Recapping MLH Local Hack Day: the 12 hour hackathon

By Kaitlyn Houlihan

On December 2, 2017, over 275 communities from every continent (except Antarctica) simultaneously hosted 12-hour-long hackathons in the 4th annual MLH Local Hack Day, the LARGEST Local Hack Day in the world. Pace University’s Pleasantville campus was just one of those communities, hosting its first ever hackathon in the Stephen J. Friedman Multipurpose Room in Willcox Hall from 9:00am-9:00pm.

Photo via Maxim Vuolle, Pace Photography Club

The idea to participate in Local Hack Day was presented by Seidenberg’s own seasoned hackers Drew Ku (BS Information Systems ’20) and Angel Rodriguez (BS Computer Science ’20), and facilitated by the fantastic Assistant Dean for Academic Innovation Andreea Cotoranu. After a great deal of thought, this terrific trio decided upon setting the theme of the hackathon to social innovation. According to the Canadian Centre for Social Innovation, “social innovation refers to the creation, development, adoption, and integration of new concepts and practices that put people and the planet first. Social innovations resolve existing social, cultural, economic, and environmental challenges.” That being said, it is almost impossible to imagine a more perfect theme for a hackathon! Because of the topic’s broad nature, participants were easily able to find brilliant solutions that better the planet, daily life, communities, and efficiency of everyday tasks.

Photo by Alec Zawadzki

On the day of the event, a total of 11 teams and 41 high school, undergraduate, and graduate students came out as early as 8:30am for this hacking extravaganza. A wide range of skill levels was present, and although beginner-level coder Justin from Mamaroneck High School found the process of developing his own program difficult at first, he felt better with guidance from faculty and student experts. In addition to faculty and student mentors providing assistance throughout the day, workshops were held to accommodate all skill levels. These workshops were led by Ben Longobardi (MEAN Stack), Drew Ku (Python and APIs), Pace alumnus and adjunct professor Dhruv Gandhi (product development and design thinking), and Angel Rodriguez (HTML/CSS).

Photo by Maxim Vuolle, Pace Photography Club

As computer science professor and faculty mentor Dr. Rick Kline noted, “everyone is eating and hacking, which is what we hoped for,” and it couldn’t have been better stated! Hackers and volunteers had plenty of food and coffee to fuel them through the day, from bagels to pizza from Sal’s to spinach and artichoke dip from Applebee’s (a Seidenberg favorite). However, the most important products of the day were most definitely the 11 incredible ideas that were developed by participants and tackled social issues from mitigating climate change to increasing socialization within communities, among others. Drew felt that “the event [best showcased] student independence because of the broadness of the theme of Social Innovation.”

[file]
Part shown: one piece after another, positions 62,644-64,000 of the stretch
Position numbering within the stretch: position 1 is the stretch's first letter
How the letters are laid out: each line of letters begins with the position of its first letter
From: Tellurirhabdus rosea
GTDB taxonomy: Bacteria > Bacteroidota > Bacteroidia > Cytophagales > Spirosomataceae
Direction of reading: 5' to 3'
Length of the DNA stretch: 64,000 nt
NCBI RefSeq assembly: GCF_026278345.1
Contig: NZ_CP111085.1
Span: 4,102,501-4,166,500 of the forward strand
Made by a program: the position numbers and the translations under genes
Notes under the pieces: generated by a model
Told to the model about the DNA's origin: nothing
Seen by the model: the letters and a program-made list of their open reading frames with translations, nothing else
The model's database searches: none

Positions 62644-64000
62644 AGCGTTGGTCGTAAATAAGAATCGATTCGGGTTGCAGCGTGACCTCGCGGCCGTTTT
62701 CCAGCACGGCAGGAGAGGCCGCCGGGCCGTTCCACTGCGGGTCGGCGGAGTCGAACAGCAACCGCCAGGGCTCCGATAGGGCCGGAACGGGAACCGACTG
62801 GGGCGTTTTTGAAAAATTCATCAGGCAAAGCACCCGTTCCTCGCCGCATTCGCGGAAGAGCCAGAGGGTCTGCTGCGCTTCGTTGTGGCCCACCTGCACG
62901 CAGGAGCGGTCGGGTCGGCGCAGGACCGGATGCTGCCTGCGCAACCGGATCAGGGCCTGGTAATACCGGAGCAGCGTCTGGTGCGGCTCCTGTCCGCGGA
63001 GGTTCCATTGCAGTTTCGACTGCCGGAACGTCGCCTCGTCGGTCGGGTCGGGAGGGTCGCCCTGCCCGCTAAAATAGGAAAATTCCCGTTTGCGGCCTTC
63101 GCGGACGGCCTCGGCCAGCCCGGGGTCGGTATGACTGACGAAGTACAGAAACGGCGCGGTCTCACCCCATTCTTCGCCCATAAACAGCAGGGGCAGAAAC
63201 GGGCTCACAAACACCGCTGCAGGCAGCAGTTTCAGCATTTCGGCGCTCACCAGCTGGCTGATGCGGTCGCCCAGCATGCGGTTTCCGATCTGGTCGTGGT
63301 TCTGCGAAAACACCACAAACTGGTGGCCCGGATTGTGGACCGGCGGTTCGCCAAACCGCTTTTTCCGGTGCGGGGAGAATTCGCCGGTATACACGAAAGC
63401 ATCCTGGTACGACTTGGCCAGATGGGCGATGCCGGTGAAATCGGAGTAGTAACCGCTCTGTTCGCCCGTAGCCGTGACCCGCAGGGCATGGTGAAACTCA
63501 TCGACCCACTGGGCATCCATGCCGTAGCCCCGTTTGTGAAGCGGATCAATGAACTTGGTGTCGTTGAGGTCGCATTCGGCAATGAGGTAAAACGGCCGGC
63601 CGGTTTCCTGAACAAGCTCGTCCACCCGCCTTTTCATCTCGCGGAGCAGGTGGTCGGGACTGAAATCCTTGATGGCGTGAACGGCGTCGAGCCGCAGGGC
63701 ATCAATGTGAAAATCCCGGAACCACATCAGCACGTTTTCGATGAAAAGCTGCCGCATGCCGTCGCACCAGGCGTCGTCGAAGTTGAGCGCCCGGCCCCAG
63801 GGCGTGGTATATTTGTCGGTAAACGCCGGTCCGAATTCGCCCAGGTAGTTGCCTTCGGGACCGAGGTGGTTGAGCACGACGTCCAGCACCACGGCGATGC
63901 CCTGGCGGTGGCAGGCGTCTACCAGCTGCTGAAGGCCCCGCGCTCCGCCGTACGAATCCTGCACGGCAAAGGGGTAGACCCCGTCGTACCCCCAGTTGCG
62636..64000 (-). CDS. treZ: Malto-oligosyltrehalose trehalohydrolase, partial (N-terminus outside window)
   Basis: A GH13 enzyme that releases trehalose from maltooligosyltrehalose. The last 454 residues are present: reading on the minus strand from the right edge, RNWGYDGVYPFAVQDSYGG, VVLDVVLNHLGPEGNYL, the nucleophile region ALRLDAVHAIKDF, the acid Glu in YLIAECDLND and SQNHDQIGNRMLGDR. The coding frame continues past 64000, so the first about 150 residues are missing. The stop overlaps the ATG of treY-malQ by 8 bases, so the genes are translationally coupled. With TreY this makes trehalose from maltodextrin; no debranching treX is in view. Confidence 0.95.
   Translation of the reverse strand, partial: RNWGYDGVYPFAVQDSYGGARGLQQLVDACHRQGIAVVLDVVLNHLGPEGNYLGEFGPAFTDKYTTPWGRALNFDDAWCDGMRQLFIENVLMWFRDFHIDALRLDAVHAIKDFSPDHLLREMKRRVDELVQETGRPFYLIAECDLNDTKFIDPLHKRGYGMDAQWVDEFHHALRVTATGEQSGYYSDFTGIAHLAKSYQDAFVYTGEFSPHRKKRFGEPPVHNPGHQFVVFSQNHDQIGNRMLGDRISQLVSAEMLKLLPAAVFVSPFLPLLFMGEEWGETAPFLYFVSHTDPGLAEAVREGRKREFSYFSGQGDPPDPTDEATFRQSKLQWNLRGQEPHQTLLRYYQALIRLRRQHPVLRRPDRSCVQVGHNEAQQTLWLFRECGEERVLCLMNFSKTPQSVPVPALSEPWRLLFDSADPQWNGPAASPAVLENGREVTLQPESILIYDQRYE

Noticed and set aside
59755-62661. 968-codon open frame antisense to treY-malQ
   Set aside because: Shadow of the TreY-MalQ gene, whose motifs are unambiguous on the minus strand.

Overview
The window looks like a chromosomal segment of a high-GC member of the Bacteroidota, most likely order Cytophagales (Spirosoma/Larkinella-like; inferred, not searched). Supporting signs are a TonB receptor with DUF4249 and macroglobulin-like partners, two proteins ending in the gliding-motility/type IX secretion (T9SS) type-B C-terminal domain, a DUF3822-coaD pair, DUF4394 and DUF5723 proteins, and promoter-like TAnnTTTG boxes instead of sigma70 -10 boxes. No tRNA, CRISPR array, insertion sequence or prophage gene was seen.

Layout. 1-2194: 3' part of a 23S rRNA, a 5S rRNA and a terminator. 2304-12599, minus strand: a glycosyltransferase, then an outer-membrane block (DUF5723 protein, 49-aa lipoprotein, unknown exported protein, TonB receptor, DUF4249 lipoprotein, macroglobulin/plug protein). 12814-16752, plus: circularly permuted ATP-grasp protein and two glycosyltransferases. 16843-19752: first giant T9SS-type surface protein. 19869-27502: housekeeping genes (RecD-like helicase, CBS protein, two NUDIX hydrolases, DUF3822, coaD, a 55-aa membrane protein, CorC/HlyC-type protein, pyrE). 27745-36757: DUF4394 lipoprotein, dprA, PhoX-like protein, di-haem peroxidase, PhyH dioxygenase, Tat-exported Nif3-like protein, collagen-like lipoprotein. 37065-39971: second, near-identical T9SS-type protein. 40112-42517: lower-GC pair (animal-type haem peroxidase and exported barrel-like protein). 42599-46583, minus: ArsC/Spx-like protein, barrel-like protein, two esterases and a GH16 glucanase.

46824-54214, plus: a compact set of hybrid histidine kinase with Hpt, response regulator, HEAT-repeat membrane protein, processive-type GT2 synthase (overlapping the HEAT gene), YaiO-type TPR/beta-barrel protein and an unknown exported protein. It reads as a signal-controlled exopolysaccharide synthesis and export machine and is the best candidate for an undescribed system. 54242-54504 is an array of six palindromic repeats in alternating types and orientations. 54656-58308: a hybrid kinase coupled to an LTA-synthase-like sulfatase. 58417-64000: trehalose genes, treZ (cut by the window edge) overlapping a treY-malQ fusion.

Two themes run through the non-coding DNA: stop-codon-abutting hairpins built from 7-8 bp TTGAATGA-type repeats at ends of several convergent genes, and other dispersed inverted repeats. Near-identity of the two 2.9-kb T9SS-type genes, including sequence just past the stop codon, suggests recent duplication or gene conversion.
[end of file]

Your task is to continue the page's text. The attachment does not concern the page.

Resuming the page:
Photo by Timothy Martinez, Pace Photography Club

At 7:00pm, all hackers submitted their projects via DevPost and began pitching and demoing their ideas to an esteemed panel of judges comprised of Chief Executive Nerd of Kool Nerd Club Orane Barrett, Founder and Lead Developer of Swapity Brian Brunos, as well as Seidenberg’s own Andreea Cotoranu and students Blake Hofland, Ben Longobardi, Drew Ku and Angel Rodriguez. Participants had three minutes to pitch and demo their projects. It was so amazing to witness the variety of ingenious solutions that were presented!

Choosing the winners wasn’t an easy task for the judges, especially after seeing all the effort everyone put into ideating and executing their projects throughout the day. However as all competitions go, it had to be done. Awards were given based on various categories, and the winners are as follows:

  • Best web application – Team F (Mamaroneck High School)
  • Best mobile hack – fORAGER (Pace University)
  • Best impact hack – lendme (Pace University)
  • Best designed hack – TutorFinder (Pace University)
  • Best documented hack – Vivlio (Pace University)
  • Hackiest hacker – Spotlite (Pace University)
  • Seidenberg Spirit Award – Pierre-Julien Morange (Team F, Mamaroneck High School)
  • Kool Nerd Award (sponsored by Kool Nerd Club) – Charles (TrunkPool, Pace University)

And, of course, a TON of awesome prizes were given out! Among these prizes were some Amazon Echo Dots, Raspberry Pi computers, board games, two of the coveted Seidenberg sweatshirts, and a Kool Nerd Club hoodie.

Photo by Abby Bonds, Pace Photography Club

Being Pace University’s first ever hackathon on social innovation, this event was undoubtedly a roaring success. Not only was it a blast for everyone who attended (participants, mentors, and staff alike), but it was a tremendous learning experience for all! All day long, participants ideated, collaborated, created, and demoed projects that resulted in marvelous solutions to problems we all face. In doing this, students were able to think outside the box and combine their immense knowledge of technology with their awareness of the world around them and, ultimately, grow intellectually and as global citizens. Which, when you think about it, is exactly the purpose of resolving social issues!

This would not have been possible without the student participants, staff, and volunteers who made this day so memorable. The entire Seidenberg community would like to extend a special thank you to our sponsors: Virginia LeTourneau ‘85, the Seidenberg School of CSIS, Kool Nerd Club, and Swapity. Also, thanks to our student mentors, workshop leaders, judges, and especially to the Pace Photography Club for capturing the event.

Author: Katie Todd

Katie Todd is Assistant Director of Communications and Strategic Operations at Pace University's Seidenberg School of Computer Science and Information Systems.